Achievements and Weaknesses of the Middle Kingdom and Its Downfall

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In Ancient Egypt, the Middle Kingdom is seen as one of its finest ages. This is because it was a time of ‘expanding political strength’ and ‘broader economic horizons’[1]. Generally thought to be from approximately 2000 B.C. to 1780 B.C.,[2] it was during the Twelfth Dynasty that Egyptians opened a wide trade amongst other countries, improved agricultural systems, fortified and expanded Egyptian borders with a strong military reputation, and explore the arts and literature to a depth which Egyptians had not previously. The Middle Kingdom has little weaknesses, but these did not prevent its gradual downfall.

For Ancient Egypt, a significant advantage of the Middle Kingdom was its trade with other countries. In Palestine and Lower Syria, Egyptian artifacts of the Twelfth Dynasty kings have been found[3] and in the ancient story ‘The Story of Sinuhe’, it is documented that the king or pharaoh sent his envoys to Syria on regular journeys. In Crete, artifacts of the Middle Kingdom were also excavated[4]. The kings of this period ordered increased mining in the Sinai mining centres to raise their turquoise and copper ore stores. In foreign trade, many of these stalls were used.

Foreign trade was but one indication of Egypt’s prosperity during this time. The vast improvement of Egypt’s agricultural system was another. The Faiyum, which was a vast expanse of swampland[5], was close to Egypt’s new capital, Itjtaway. The powerful kings of the Twelfth Dynasty, though ‘devoted a good deal of attention to the land reclamation and hydraulic engineering to this region’[6], through a great amount of effort. The kings of the dynasty turned the Faiyum into a superior water supply, using a system of ‘canals, dikes and catch-basins’[7].

During the Middle Kingdom, Egypt expanded and fortified its borders, as it was a force to be reckoned with. Threats from nearby countries such as Nubia increased, and the Egyptian kings of the Middle Kingdom expanded the land they controlled. This was so they owned more land south of the First Cataract[8]. At the northern end of the Second Cataract fortifications were also established[9]. Ammenemes I, the first king of the Twelfth Dynasty, ordered a fortification to be built to keep the Asiatic immigrants out of the Delta[10]. This wall of mud brick was known as the ‘Walls of the Prince’[11]. The kings also developed a system of check points to ‘regulate trade an immigration’[12].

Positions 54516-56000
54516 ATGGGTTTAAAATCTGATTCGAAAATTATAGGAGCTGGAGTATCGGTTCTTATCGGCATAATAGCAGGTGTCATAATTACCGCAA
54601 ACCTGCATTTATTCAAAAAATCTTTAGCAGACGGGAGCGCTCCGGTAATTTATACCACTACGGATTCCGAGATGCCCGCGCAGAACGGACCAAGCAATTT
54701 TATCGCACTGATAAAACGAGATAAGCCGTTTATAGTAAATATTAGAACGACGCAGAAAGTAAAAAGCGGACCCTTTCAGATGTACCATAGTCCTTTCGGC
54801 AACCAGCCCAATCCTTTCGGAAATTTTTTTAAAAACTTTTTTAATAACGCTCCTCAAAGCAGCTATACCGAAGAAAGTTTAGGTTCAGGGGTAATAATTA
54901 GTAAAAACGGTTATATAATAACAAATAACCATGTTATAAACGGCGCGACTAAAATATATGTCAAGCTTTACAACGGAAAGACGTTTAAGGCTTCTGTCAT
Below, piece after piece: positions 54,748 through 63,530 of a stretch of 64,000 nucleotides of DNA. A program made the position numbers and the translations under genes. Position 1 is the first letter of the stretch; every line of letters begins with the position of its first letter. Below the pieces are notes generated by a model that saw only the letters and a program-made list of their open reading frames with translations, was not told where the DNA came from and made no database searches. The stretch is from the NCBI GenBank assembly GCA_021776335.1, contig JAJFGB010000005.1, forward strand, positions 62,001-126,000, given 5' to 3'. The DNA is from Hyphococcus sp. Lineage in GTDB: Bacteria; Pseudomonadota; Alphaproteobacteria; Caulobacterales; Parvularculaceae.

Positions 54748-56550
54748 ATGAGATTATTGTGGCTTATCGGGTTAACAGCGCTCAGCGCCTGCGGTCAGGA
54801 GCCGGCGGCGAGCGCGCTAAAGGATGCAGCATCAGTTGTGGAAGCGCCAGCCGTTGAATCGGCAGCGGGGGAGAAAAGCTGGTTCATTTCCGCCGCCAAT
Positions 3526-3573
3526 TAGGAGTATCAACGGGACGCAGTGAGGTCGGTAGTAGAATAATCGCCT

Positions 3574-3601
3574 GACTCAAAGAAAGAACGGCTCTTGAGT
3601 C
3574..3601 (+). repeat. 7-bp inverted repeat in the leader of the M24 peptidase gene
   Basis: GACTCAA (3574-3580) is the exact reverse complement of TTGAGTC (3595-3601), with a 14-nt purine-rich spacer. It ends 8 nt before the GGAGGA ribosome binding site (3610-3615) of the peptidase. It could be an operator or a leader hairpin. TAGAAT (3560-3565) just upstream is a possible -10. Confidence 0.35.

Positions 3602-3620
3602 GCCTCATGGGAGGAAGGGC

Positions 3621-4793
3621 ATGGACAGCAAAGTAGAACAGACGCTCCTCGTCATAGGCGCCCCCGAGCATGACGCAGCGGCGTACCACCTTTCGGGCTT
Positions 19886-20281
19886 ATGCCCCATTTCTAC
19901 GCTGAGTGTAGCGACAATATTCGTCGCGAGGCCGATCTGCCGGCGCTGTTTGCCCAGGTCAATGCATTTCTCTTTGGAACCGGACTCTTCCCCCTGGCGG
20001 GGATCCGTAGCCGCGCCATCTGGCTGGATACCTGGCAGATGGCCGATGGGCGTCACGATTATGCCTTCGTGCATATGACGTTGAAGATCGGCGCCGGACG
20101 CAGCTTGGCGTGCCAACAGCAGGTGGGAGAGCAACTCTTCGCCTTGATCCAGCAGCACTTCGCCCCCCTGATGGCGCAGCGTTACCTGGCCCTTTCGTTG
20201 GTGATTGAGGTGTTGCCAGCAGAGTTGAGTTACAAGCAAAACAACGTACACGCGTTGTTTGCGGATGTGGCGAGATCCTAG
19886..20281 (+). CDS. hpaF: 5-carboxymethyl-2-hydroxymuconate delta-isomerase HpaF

The arts and literature of the Middle Kingdom held great importance. The earliest surviving Egyptian literature came from this period as the ‘language of the period, Middle Egyptian, became the literary language for the rest of Egyptian history’[13]. The later Egyptians viewed the literature that existed in the Middle Kingdom as influential to their daily life and the writing of this time, ‘express a particular idea of the nature of civilization that was later to be adopted as the perfect model’[14]. In the Middle Kingdom, there were a variety of genres of literature represented, the two with the most being didactic and narrative texts[15]. ‘Instructions of Ammenemes I’ was the most popular didactic text. These didactic texts were seen as instructions to the future generations of Egypt, and especially kings, of how to serve their country. In ‘Instructions of Ammenemes I’, there are many references to a need of a lack of reliance in others, as the book said that these people were not to be trusted:

Beware of the subjects who are nobodies,
Of whose plotting one is not aware.
Trust not a brother, know not a friend,
Make no intimates, it is worthless. [16]

This text is quite intriguing, as during his jubilee year of rule, Ammenemes I was assassinated by those in his own court[17]. The ‘Story of Sinuhe’ was the most popular narrative text of this time. It detailed the events that occurred after a servant, Sinuhe, overheard plans to assassinate Ammenemes I. It repeatedly praises the heir of the throne, Sesotris I,...
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